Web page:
Most practitioners recommend supplements for pregnant women, women who are trying to conceive and nursing moms, in order to ensure good health of both the mother and the baby and to prevent complications and birth defects. However, it is essential to follow the doctor’s instructions carefully and use only the supplements he or she prescribed, because larger doses may harm the baby as well as the mother.
Over the last years medical experts have all come to agree that folic acid is essential for pregnant women because its deficiency may cause birth defects to the baby, like spina bifida, as well as claft palate or claft lip.
This B-group vitamin, also known as vitamin B9, plays an important role is cell development and the proper growth of the fetus.
Some experts believe that for maximum prevention and safety all women of childbearing age should take folic acid supplements. The recommended dose during pregnancy is 600-800 mg per day.
Other than in supplements, folic acid can be found in green leafy vegetables, citruses, legumes, whole grains, peas and peanuts.
The recommended intake of iron for pregnant women is almost two times higher than in non-pregnant women, approximately 30 mg per day.
Iron increases the mother’s blood’s volume and provides nutrition for the fetus, as well as a reserve of iron for the first few months of life.
Iron can be found in red meat, fish, poultry, eggs, legumes, dried fruits, legumes, and green leafy vegetables. However, the absorption of iron from eggs and vegetables cannot be complete without adequate amounts of vitamin C. Also, tea, coffee and milk are known to reduce iron absorption.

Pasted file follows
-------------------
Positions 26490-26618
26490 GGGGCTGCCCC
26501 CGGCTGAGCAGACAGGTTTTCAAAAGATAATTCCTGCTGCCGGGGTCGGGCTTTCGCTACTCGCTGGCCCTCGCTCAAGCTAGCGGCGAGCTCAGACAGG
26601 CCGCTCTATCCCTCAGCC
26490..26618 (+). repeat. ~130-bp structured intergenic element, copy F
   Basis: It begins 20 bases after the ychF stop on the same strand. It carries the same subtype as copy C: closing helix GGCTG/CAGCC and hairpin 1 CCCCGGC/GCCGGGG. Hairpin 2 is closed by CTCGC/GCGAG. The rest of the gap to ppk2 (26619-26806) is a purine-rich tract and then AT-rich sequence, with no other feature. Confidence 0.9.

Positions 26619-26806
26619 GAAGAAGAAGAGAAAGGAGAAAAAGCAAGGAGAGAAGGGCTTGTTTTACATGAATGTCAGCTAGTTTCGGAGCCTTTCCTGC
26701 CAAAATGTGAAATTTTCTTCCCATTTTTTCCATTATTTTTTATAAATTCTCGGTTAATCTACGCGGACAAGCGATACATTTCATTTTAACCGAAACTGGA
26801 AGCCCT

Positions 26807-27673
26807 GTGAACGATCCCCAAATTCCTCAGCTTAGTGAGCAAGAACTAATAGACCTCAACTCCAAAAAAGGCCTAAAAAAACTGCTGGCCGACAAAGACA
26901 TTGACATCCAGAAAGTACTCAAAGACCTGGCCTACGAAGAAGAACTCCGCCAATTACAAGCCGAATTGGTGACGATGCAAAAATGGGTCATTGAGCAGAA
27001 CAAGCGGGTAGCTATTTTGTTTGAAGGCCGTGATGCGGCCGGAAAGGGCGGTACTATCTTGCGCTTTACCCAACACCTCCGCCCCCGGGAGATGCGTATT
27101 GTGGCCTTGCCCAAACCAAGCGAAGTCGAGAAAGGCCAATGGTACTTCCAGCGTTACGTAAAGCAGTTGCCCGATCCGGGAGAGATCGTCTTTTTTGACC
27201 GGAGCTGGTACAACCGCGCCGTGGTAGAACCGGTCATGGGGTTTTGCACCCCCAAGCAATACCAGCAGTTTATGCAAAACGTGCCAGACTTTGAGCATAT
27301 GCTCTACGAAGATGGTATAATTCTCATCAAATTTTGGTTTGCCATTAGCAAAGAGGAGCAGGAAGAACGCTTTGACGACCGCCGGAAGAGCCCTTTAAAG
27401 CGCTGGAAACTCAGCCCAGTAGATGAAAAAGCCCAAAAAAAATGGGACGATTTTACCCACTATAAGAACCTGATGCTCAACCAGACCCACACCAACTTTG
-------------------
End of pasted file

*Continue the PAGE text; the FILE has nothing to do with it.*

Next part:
Iron can be taken as a supplement, best with some juice or water, between meals.
Calcium is an essential mineral necessary for the normal bone development of the baby as well as to protect mother’s bones. Calcium can be found in dairy products, soy, tofu, citrus fruits, green leafy vegetables and canned salmon. If taken as a supplement, the dosage is 1000 mg a day.
Vitamin D is important because it aids the absorption of calcium. Pregnant women who do not drink sufficient amounts of milk fortified with this vitamin, or do not get enough exposure to sun, should take 10 mg of vitamin D a day.
Pregnant women will also need essential fatty acids like omega-3 and omega-6, magnesium, vitamin C and other B complex vitamins.